How To Get Back Training After A Long Break
Life can get busy sometimes. You may have taken some time out of your training routine for whatever reason may be.
This is okay.
In this article, you will find a few things to consider before getting stuck in.
Be Patient And Start Small
It's just as the saying goes: patience is a virtue. It can sometimes get frustrating and painful to wait to get back to a level of training that you were at before the break. It will slowly return with a few short weeks of training.
Rushing into intense workout sessions that you may have been doing before, may increase the risk of injury. To minimize the risk of injury and to increase your overall development, remember to take it slow and stick to your plan. This will ensure steady progress and allow you to reach your goals that bit sooner.
It is not uncommon for those after a break to regain muscle and strength more rapidly than normal growth. This is known as muscle memory.
Muscle memory is the result of our muscle fibres experiencing an increase in myonuclei cells. These cells help increase our muscle strength and size. The cells can be found within our muscle fibres even after weeks of inactivity, which helps with growth when returning to training. [1, 2, 3]
Don't Expect Instant Results
Taking time away from exercise will mean you may have lost some muscle bulk, strength, and cardiovascular fitness. Don't let that get you down - you won't have to start from scratch. You'll just more than likely, have to spend some time building back up to where you were. This might mean choosing a lighter weight, running a shorter distance, or running a slower time than before your break.
In a study done by McMaster et al, it was found that participants who stopped training maintained their strength for up to three weeks of detraining, but recorded noticeable levels of muscle atrophy, or wastage? after 5 to 16 weeks. 
McMaster suggests that while training age, or the amount of time you have spent training consistently increases, strength and power gains decrease. In other words, muscle and neural adaptations to resistance training reduce as you expose your body to training for a period beyond 12-24 months. The longer you train, the slower your body changes. This is completely normal, and you can see relatively significant changes at an early training age, and relatively slow changes at an older training age.
Remember You'll Be Sore
Before you jump into your workouts, remember to include a good warm-up and cool down.
These are important phases of the workout, which help you prevent muscle soreness or injury, it can also help prevent delayed onset muscle soreness (DOMS).
Delayed Onset Muscle Soreness can cause aches or stiffness in your muscles anywhere between 24 to 72 hours after you exercise. 
So, you may need some more rest to recover from this soreness. The most valuable recovery you can focus on is some quality sleep. Getting quality sleep can greatly increase your body's recovery speed. By getting sleep your body can adapt quicker and more efficiently to your workouts. [6, 7]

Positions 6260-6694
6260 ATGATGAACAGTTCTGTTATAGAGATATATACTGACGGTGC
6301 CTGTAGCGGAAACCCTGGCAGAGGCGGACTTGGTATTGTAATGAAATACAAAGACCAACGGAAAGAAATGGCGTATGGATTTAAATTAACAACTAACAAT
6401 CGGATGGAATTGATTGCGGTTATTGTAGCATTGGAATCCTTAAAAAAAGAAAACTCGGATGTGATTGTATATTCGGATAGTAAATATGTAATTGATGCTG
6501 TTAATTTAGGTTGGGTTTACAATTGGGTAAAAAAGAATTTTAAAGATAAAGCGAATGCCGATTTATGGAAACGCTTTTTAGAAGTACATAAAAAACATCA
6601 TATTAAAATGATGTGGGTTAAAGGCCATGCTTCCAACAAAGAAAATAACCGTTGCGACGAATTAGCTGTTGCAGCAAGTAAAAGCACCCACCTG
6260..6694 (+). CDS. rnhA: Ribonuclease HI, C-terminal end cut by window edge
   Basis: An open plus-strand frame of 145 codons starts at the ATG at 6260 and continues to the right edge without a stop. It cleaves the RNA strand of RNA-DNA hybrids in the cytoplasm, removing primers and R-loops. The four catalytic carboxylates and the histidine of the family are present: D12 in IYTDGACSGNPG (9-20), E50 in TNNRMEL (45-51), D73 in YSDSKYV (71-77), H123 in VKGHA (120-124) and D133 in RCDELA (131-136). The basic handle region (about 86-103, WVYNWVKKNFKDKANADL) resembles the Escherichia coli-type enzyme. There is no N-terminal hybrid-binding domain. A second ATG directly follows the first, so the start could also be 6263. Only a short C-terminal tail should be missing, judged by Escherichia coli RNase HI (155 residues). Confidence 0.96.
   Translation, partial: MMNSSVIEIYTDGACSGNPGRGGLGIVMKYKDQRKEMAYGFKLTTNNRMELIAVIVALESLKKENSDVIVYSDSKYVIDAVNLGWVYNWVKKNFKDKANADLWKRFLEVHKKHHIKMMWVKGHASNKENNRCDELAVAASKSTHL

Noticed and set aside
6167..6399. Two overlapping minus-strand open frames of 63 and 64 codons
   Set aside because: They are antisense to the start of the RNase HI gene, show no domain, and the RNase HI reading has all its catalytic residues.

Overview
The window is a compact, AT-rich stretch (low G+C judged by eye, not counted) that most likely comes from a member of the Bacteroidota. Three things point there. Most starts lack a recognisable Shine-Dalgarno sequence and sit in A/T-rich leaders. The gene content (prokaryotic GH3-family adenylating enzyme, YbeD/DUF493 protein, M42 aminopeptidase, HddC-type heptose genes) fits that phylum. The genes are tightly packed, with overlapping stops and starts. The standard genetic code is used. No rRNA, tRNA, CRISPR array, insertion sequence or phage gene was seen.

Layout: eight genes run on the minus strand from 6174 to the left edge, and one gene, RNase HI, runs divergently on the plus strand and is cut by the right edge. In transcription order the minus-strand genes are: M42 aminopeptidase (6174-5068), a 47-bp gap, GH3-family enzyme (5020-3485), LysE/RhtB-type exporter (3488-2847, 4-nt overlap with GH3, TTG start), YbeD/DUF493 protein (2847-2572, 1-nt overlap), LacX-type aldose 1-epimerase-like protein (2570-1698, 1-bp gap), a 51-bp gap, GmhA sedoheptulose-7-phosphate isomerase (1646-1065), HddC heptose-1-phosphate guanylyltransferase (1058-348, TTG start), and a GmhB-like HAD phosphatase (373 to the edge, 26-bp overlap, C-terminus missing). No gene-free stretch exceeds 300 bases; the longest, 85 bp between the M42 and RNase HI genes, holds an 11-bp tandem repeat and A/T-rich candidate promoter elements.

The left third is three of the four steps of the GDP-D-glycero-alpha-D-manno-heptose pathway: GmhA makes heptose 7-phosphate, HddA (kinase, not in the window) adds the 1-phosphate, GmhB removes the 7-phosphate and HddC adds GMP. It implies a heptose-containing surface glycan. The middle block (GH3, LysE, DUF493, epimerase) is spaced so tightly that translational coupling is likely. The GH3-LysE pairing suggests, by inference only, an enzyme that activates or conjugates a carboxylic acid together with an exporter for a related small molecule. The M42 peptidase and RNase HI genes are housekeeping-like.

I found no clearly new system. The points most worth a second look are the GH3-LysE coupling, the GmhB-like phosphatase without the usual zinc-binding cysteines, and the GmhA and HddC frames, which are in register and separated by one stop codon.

In a study done by Vitale et al, it was highlighted that sleep plays a vital role when it comes to recovery. In this study, it is recommended that most adults need between 7-9 hours of sleep per night. The study also suggests that those who are partaking in heavy bouts of intense exercise may need more.
Get A Trainer/Instructor
If you're having a hard time getting back into the swing of things, then it might be worthwhile getting the assistance of a personal trainer/instructor. Having someone there to hold you accountable can sometimes be the push you need to get back into a routine.
If you don't want to get a personal trainer and you're not sure where to start, these foundational exercises are ones all beginners should learn. You can check out this article, if you're looking for a routine to follow, that keeps beginners in mind.
I would highly suggest taking things slow and consult with your doctor or a physical therapist, especially if you're working with an injury, to ensure you're being safe.
To sum up...
These tips will hopefully help you as you restart your workout routine. No matter what remember that it's OK to feel overwhelmed at times. Don't get discouraged, you've got this!
 Myonuclei acquired by overload exercise precede hypertrophy and are not lost on detraining. J. C. Bruusgaard, I. B. Johansen, I. M. Egner, Z. A. Rana, K. Gundersen. Proceedings of the National Academy of Sciences Aug 2010, 107 (34) 15111-15116; DOI: 10.1073/pnas.0913935107
 Ogasawara, R., Yasuda, T., Ishii, N. et al. Comparison of muscle hypertrophy following 6-month of continuous and periodic strength training. Eur J Appl Physiol 113, 975–985 (2013). https://doi.org/10.1007/s00421-012-2511-9
 PNAS August 24, 2010 107 (34) 15111-15116; https://doi.org/10.1073/pnas.0913935107
 McMaster, D. T., Gill, N., Cronin, J., & McGuigan, M. (2013). The development, retention and decay rates of strength and power in elite rugby union, rugby league and American football: a systematic review. Sports medicine (Auckland, N.Z.), 43(5), 367–384. https://doi.org/10.1007/s40279-013-0031-3
 Cheung, K., Hume, P., & Maxwell, L. (2003). Delayed onset muscle soreness: treatment strategies and performance factors. Sports medicine (Auckland, N.Z.), 33(2), 145–164. https://doi.org/10.2165/00007256-200333020-00005
 O'Donnell, S., Beaven, C. M., & Driller, M. W. (2018). From pillow to podium: a review on understanding sleep for elite athletes. Nature and science of sleep, 10, 243–253. https://doi.org/10.2147/NSS.S158598
 Vitale, K. C., Owens, R., Hopkins, S. R., & Malhotra, A. (2019). Sleep Hygiene for Optimizing Recovery in Athletes: Review and Recommendations. International journal of sports medicine, 40(8), 535–543. https://doi.org/10.1055/a-0905-3103